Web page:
Most notable was the one at the eighteenth at Crans-sur-Sierre where a last ditch birdie blitz seemed to have come to nothing when Ballesteros put his tee shot behind the wall of a swimming pool down the right of the closing hole.

Only Seve could see a way through to the green. Foster, envisaging the probability of a pay cheque diminishing in value rapidly, pleaded with Ballesteros to play the percentages and hit out sideways. The player had no such thoughts and threaded a magical shot to the front edge of the green.

Such talent brought 87 titles - three of them Opens, two Masters - and Ballesteros radically altered the golfing landscape across the world.

He was significant enough a figure to take on the PGA Tour in the United States and at home he would feud with the European Tour to the extent that he was excluded from the 1981 Ryder Cup team.

When Tony Jacklin took over the captaincy for the match two years later his first task was to make sure Seve would be part of his European team. That job completed, Ballesteros was left to cajole his rookie partner Paul Way to claim two and half points out of four as Europe very nearly pulled off a historic victory.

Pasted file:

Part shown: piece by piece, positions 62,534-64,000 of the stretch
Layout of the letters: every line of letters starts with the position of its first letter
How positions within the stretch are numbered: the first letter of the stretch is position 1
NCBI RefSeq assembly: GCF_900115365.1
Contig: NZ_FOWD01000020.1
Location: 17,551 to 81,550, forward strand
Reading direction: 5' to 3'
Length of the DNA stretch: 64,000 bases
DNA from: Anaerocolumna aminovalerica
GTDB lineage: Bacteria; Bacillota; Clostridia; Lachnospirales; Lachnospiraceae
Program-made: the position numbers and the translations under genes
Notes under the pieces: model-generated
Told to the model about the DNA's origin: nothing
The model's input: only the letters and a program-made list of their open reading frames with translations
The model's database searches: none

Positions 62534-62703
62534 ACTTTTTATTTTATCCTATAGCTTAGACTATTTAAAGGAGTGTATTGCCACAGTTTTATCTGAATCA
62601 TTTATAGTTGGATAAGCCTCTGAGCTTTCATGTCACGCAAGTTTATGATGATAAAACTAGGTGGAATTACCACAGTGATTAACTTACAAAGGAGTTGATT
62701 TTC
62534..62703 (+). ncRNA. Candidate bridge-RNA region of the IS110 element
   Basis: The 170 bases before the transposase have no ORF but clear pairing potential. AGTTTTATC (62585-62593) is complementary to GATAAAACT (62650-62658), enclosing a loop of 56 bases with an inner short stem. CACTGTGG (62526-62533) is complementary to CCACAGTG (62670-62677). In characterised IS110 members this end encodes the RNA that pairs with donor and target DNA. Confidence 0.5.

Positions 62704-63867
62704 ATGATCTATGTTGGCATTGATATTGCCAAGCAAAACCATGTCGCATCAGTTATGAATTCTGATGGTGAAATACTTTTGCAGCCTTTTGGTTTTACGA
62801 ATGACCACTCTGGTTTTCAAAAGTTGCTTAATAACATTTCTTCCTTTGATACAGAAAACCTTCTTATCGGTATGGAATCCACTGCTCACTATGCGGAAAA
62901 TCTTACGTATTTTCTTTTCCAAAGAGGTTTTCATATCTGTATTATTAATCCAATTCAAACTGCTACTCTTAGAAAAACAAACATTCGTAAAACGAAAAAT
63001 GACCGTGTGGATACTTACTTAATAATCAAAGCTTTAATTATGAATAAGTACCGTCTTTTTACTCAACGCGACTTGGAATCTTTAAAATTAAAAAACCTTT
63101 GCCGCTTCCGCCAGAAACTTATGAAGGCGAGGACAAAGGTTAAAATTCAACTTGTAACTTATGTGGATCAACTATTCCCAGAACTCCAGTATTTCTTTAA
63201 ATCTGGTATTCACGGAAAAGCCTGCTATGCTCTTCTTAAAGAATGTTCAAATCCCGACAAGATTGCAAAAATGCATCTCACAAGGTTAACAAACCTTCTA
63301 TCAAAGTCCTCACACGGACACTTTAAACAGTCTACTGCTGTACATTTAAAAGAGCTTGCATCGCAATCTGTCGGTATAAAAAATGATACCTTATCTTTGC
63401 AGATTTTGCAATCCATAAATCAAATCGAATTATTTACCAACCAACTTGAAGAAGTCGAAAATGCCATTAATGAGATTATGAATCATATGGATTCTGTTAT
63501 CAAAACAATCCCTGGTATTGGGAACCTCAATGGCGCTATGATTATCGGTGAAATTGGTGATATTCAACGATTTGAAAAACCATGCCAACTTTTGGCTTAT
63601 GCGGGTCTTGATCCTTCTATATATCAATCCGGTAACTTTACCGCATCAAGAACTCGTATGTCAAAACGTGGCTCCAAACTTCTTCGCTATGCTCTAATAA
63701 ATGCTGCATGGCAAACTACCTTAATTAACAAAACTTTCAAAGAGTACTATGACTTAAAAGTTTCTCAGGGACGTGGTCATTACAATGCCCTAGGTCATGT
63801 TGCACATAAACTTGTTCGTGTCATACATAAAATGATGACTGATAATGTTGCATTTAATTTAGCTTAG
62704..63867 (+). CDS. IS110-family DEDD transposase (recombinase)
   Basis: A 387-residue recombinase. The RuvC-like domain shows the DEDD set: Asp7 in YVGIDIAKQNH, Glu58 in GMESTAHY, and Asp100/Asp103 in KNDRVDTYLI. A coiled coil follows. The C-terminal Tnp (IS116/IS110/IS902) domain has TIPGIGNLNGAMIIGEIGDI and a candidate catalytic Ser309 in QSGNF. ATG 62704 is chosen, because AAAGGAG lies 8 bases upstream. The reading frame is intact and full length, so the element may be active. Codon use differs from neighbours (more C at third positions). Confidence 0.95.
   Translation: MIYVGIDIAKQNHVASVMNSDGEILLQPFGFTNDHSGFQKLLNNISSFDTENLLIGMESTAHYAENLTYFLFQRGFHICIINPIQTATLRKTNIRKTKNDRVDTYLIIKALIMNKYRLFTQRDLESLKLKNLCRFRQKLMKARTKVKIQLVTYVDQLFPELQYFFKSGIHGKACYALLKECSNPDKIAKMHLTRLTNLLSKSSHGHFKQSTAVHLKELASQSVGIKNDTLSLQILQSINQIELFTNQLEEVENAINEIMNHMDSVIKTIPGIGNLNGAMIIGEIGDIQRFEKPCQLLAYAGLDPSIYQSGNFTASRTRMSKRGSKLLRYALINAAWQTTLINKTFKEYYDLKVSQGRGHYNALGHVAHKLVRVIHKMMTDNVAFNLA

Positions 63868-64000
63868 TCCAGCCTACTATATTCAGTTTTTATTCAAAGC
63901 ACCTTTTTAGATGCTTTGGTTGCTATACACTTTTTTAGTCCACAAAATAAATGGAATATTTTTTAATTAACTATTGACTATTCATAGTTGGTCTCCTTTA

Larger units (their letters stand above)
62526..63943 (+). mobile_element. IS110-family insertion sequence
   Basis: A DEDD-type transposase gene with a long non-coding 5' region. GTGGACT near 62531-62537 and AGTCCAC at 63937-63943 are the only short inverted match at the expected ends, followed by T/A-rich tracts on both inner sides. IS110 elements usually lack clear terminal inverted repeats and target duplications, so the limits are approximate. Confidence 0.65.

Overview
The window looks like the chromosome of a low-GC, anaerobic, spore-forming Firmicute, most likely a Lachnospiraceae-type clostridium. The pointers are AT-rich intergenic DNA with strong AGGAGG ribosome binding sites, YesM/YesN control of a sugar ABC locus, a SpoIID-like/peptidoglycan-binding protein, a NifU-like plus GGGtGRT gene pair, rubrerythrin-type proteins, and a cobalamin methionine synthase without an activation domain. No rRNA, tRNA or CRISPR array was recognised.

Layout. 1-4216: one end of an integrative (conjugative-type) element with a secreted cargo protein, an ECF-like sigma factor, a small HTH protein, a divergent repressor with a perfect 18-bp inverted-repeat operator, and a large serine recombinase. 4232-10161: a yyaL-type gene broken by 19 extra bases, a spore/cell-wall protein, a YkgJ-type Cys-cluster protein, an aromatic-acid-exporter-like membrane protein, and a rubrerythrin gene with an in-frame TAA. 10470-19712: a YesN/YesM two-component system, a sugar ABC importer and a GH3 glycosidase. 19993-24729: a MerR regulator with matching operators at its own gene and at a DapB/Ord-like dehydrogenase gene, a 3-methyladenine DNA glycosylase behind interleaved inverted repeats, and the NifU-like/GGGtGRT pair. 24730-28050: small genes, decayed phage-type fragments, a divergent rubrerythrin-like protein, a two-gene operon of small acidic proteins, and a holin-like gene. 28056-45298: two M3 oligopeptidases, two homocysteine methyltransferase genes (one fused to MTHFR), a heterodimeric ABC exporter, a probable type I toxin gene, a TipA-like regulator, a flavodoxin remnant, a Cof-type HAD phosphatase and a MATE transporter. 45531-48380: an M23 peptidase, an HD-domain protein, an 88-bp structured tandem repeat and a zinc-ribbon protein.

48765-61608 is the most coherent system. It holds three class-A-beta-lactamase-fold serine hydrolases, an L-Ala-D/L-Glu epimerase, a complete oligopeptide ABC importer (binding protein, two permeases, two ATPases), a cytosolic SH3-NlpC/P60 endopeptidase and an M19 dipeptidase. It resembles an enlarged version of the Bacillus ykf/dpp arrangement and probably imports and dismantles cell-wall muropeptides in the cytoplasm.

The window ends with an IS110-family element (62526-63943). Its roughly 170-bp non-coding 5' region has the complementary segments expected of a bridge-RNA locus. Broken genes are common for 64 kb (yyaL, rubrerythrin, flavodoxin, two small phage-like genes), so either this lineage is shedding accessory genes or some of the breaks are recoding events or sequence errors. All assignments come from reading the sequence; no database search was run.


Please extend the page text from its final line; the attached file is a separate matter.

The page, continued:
That match hinted at the massive role the Spaniard would play in inspiring Europe to become the dominant Ryder Cup force. In 1987 he began his talismanic partnership with Jose Maria Olazabal and they won all bar one of their four matches together at Muirfield Village as Europe triumphed on American soil for the first time.

A year later Seve won his final major - the Open at Royal Lytham, the venue of his first major triumph in 1979. All of his trademark charisma again came to the fore in that celebrated triumph - the British crowds had long since regarded him as one of their own.

But Seve's popularity spread far and wide. He was Europe's equivalent of Arnold Palmer - both men made golf so much more sexy and appealing.

It was fitting that Phil Mickelson chose Spanish food to honour Seve's contribution to the game at the Champions' Dinner at the Masters this year.